Environmental advocates and neighbors of the Port of Tacoma were dealt a blow Tuesday night when the City Council struck a provision from proposed interim land-use restrictions for the Tideflats that would have kept existing heavy industrial businesses from expanding significantly.
Councilwoman Lauren Walker Lee offered an amendment to the temporary regulations that would allow existing industrial and nonindustrial businesses at the port to expand without limit and without facing a more stringent public permitting process if they do seek to expand.
“The interim regulations as proposed would have negative impacts to those businesses in the Tideflats that have capacity expansion plans underway — securing capital resources necessary for expansion and scaling up often takes several years,” Walker Lee said. “The port-Tideflats business ecosystem is interconnected and interdependent. Restrictions on some businesses will have a multiplier effect on others. Further, Joint Base Lewis-McChord could be impacted by restrictions imposed, because the base is a customer of some Tideflats businesses.”
Walker Lee said it was a compromise after the council voted to add smelters to the regulations’ list of banned new heavy industrial uses. The council also voted to extend the period of the interim regulations from six months to 12, at which point they’ll undergo a mandatory review by the council. Her co-sponsor on the amendment, Mayor Marilyn Strickland, was absent during the discussion.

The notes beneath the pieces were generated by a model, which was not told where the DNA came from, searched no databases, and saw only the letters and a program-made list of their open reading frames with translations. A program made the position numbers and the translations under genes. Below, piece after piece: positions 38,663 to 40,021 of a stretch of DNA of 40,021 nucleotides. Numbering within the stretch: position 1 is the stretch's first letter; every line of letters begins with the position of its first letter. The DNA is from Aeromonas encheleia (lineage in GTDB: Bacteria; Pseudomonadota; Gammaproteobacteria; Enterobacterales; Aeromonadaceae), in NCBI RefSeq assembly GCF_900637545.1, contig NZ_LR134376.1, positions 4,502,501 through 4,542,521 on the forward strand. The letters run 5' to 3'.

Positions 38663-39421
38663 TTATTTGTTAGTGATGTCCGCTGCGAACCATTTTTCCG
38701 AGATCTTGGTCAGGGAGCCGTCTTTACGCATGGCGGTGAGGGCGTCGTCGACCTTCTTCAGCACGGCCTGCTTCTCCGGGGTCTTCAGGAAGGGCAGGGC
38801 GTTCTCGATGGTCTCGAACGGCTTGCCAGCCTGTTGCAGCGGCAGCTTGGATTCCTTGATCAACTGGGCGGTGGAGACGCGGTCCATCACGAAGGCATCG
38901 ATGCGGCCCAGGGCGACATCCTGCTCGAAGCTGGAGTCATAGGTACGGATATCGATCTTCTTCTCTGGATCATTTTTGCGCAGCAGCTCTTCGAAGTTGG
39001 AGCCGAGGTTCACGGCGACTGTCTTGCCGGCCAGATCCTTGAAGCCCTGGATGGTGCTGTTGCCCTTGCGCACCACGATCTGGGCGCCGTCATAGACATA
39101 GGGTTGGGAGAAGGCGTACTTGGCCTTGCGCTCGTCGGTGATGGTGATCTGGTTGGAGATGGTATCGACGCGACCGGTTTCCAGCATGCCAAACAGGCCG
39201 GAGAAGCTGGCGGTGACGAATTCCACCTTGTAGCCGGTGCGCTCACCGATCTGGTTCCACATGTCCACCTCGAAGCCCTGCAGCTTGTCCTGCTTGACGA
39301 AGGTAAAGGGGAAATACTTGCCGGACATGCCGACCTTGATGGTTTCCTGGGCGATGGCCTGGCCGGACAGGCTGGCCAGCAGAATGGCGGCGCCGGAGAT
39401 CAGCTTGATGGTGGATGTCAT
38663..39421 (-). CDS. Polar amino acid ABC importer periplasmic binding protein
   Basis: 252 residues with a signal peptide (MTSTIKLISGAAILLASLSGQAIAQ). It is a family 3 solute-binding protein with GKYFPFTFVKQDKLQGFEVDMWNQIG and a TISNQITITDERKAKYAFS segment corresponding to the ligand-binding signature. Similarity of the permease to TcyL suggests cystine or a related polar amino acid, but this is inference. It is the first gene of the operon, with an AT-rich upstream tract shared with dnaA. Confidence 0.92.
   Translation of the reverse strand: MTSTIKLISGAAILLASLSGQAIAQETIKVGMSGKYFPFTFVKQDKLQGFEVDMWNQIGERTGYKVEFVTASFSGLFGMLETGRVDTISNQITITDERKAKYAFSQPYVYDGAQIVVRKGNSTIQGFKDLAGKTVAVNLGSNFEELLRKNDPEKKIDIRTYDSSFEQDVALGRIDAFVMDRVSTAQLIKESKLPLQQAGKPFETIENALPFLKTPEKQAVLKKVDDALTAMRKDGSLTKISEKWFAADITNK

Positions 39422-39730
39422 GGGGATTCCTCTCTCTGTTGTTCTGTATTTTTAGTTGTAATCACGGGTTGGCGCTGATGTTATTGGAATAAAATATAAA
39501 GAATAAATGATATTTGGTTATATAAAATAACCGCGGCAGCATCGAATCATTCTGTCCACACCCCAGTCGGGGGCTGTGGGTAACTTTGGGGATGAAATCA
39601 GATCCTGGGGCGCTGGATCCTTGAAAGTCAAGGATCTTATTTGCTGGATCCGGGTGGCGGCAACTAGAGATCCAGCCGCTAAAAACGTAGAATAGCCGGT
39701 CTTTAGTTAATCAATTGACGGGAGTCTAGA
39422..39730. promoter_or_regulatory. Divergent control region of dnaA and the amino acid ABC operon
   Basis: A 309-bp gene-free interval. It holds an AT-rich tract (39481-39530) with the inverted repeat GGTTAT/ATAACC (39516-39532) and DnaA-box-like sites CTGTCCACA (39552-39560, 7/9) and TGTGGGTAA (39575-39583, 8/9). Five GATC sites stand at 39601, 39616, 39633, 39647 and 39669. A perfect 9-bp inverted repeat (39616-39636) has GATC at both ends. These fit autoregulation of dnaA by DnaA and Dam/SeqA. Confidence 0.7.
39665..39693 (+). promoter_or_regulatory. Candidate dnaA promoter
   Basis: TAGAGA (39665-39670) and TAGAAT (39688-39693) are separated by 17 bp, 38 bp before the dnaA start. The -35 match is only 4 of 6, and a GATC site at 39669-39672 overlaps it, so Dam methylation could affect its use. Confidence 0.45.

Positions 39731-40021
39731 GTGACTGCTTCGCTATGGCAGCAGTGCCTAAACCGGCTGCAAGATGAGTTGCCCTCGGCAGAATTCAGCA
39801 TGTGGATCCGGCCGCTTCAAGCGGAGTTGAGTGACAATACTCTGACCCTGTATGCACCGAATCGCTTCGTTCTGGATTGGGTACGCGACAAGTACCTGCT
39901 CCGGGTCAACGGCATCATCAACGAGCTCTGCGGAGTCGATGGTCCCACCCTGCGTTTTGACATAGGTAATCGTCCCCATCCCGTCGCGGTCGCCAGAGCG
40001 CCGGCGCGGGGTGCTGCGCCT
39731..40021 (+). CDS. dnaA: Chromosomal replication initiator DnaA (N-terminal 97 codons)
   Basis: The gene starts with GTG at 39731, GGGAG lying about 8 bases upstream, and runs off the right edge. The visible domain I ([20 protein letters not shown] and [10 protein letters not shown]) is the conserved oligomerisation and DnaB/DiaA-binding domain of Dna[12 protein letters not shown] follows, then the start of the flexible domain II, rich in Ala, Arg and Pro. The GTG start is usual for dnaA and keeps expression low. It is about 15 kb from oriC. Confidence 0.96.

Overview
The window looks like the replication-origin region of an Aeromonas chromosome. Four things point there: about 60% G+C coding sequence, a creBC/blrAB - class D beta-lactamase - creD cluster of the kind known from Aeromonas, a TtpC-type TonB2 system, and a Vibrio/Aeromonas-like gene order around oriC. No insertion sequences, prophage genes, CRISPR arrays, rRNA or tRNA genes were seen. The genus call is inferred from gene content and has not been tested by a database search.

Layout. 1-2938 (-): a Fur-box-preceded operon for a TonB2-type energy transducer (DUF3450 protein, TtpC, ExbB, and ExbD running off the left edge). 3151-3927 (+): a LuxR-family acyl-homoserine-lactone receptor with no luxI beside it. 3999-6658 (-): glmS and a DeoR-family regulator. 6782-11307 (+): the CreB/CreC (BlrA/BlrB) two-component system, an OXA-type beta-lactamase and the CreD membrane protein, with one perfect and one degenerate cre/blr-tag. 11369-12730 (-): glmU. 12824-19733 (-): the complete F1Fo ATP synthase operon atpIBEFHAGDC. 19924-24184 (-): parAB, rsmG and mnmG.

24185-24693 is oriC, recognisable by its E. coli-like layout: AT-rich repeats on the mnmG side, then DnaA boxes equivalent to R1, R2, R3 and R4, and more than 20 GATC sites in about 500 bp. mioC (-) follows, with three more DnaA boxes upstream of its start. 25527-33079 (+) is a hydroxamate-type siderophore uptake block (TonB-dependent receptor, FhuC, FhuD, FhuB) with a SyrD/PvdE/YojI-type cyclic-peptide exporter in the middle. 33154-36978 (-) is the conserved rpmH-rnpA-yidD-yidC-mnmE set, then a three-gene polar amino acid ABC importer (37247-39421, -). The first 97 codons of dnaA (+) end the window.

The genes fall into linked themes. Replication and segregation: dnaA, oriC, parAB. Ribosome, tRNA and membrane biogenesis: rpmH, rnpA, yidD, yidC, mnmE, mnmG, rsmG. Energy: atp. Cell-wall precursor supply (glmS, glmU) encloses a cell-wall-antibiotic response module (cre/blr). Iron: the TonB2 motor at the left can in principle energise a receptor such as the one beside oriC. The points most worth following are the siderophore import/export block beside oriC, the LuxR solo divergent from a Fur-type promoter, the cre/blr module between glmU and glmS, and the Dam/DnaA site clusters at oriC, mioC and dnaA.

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In getting rid of the restriction for existing businesses, the council removed what many environmental advocates and port neighbors considered to be the teeth of the regulations.
The final draft of regulations the council received in October from the Planning Commission included a provision that would allow existing heavy industrial uses to only expand by up to 10 percent of their storage, production, or distribution capacity during the interim period, and they would need a conditional-use permit to do so.
The council voted 5-2 on Tuesday, with Strickland and Councilman Keith Blocker absent, to get rid of that provision. Councilman Robert Thoms, whose district includes neighbors of the port in Northeast Tacoma, said earlier in the day at a study session that he did not think he could support getting rid of the expansion limit, but he ended up voting for it. Efforts to reach him for comment Wednesday were unsuccessful.
Dozens of people stayed through the more than five-hour meeting to speak in support of the expansion limit for existing businesses, and some cried out or stormed out of council chambers in anger when the council voted to do away with restrictions on existing businesses. About 55 people signed up to speak at Tuesday’s meeting, with the vast majority in support of more stringent land-use rules that would restrict fossil-fuel expansion.
“Removing the expansion pause goes against the clear will of our community and would significantly undermine the interim regulations as a whole,” said Ryan Cruz with Citizens for a Healthy Bay, before the council took its vote.
The rhetoric that has sprung up in public hearings about the interim rules has largely been split into two camps: Those who are pro-business, and those who are pro-environment.